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Censorship problems with Beat Girl and filming in caves

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Beat Girl
Walter Lassally Film-maker
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It starred Adam Faith and it was about the- the London Beats who didn't exist and who were portrayed as a sort of gangster- as a sort of gang, like the Teddy Boys, and you had these fights between the- or set-to's between the Beats and the Teddy Boys. And the only- there's no line of explanation as to who- who are these Beats? They were supposed to be a London version of the American Beats, who didn't exist. So- so, the audience is left in the dark, and they're as much in the dark after the film as they are before, because the only bit of explanation in the script, where somebody says, well, who are these Beats? And some- and they say- the answer they get is- oh, you know, it's that new gimmick from America, hopeless and soapless. And that's it. You don't find out anything more about them. But that film- that film was directed by Edmond T. Gréville who was a French director of some- quite some renown. And he had a speciality. He didn't like straight set-ups. He was always photographing under the legs, out from under a table, or through somebody's armpit, or something like that. Had a strange- a strange idea of what makes a- an interesting composition. But that was also quite interesting for me to watch. But anyway, he was- he was satisfied with my work, and the- and the end result was satisfactory as far as I'm- I'm concerned, and as far as the people that employed me were concerned. And, that was another film that was a sort of lost film. It just disappeared after a while. Until many years later, 30 years later, it surfaced in a programme at the National Film Theatre where they were doing a programme about early rock movies, and this film was- was not a rock movie, featured, because it was the first movie that Adam Faith appeared in. And they found a 16mm copy somewhere and it- it played in that festival of rock- rock movies. And I was able to take it away. It was at the time I was working in the Film School, in the 80s, late 80s. And I was able to take it away and have it copied in t elecine, so I've got it on- on tape now. But the other- another feature of- of that film was the- the lighting of the- not the star, but the mother of the- no, the stepmother of the star. The star was a- a girl called Gillian something, who was very young and was accompanied by her mother everywhere. And when there was a scene where she was supposed to strip to bra and panties, it caused about half a day's discussion as to whether she would agree to do that. Gillian Hills, that's right. Gillian Hills, who later worked on a film with Franju, strangely enough. But, her stepmother- her father remarries and he marries a very beautiful French girl, and, I'll think of her name in a minute, the actress. But it's not important. Anyway, this beautiful French girl who is called Nicole in the- in the movie, I did some- some very nice close-ups of her, and, again, I had the same sort of experience seeing that thing again after 40 years, you know, on- on- on tape. I thought, yes, those close-ups are really rather nice, you know. It's quite good. But it's a very strange experience, catching up with things like that, that resurface out of the void, after- after all those years.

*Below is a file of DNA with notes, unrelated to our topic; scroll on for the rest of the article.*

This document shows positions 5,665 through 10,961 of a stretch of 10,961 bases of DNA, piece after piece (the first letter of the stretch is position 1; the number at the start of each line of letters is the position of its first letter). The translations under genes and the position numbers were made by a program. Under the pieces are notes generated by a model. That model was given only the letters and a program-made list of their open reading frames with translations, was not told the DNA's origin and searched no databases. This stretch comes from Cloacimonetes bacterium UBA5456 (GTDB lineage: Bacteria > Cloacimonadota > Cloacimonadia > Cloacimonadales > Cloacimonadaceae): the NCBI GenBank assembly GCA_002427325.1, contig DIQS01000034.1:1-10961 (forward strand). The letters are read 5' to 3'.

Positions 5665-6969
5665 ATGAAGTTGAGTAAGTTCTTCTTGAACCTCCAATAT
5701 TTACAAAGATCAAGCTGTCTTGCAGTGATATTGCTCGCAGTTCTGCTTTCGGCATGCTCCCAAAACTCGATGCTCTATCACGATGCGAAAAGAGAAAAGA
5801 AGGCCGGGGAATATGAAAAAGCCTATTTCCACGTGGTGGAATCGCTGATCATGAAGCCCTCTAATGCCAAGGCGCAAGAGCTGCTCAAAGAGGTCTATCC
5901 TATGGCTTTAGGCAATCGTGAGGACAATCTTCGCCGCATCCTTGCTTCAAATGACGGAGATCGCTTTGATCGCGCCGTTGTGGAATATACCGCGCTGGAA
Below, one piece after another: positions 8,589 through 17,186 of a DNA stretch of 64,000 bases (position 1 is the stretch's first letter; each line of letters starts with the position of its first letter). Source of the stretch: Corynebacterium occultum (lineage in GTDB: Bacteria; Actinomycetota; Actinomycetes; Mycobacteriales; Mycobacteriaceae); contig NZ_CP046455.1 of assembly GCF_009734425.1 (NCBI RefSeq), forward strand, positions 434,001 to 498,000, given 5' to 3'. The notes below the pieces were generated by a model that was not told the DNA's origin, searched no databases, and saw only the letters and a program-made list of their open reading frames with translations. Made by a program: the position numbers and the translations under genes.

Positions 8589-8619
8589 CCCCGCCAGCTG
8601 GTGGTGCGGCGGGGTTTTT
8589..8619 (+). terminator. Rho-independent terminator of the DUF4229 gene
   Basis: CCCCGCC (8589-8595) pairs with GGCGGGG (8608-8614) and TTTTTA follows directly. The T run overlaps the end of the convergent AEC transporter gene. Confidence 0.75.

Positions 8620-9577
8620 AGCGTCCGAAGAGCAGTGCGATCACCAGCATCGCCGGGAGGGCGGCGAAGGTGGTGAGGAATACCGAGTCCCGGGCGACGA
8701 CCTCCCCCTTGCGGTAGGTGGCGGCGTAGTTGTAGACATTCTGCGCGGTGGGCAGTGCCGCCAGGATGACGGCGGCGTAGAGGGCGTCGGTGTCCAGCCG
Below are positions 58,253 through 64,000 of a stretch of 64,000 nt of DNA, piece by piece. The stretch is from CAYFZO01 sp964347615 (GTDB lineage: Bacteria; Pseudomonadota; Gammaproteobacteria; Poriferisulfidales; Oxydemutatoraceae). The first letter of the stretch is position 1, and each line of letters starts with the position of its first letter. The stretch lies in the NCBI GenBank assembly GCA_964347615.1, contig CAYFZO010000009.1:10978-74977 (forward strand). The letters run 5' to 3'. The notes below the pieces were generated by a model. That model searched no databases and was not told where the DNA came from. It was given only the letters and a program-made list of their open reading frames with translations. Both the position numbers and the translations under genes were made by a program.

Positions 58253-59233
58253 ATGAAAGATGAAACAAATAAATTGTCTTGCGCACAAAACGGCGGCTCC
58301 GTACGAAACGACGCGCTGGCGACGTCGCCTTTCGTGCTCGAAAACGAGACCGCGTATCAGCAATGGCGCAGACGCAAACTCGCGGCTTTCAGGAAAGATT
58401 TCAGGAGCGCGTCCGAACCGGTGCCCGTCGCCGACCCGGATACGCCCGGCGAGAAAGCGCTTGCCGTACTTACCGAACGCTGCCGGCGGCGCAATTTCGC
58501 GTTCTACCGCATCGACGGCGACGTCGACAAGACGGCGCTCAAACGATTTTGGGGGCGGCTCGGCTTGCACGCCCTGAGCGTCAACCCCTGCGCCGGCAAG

Born in Germany, cinematographer Walter Lassally (1926-2017) was best known for his Oscar-winning work on 'Zorba the Greek'. He was greatly respected in the film industry for his ability to take the best of his work in one area and apply it to another, from mainstream to international art films to documentary. He was associated with the Free Cinema movement in the 1950s, and the British New Wave in the early 1960s. In 1987 he published his autobiography called 'Itinerant Cameraman'.

Listeners: Peter Bowen

Peter Bowen is a Canadian who came to Europe to study and never got round to heading back home. He did his undergraduate work at Carleton University (in Biology) in Ottawa, and then did graduate work at the University of Western Ontario (in Zoology). After completing his doctorate at Oxford (in the Department of Zoology), followed with a year of postdoc at the University of London, he moved to the University's newly-established Audio-Visual Centre (under the direction of Michael Clarke) where he spent four years in production (of primarily science programs) and began to teach film. In 1974 Bowden became Director of the new Audio-Visual Centre at the University of Warwick, which was then in the process of introducing film studies into the curriculum and where his interest in the academic study of film was promoted and encouraged by scholars such as Victor Perkins, Robin Wood, and Richard Dyer. In 1983, his partner and he moved to Greece, and the following year he began to teach for the University of Maryland (European Division), for which he has taught (and continues to teach) biology and film courses in Crete, Bosnia, and the Middle East.

Duration: 3 minutes, 26 seconds

Date story recorded: June 2004

Date story went live: 24 January 2008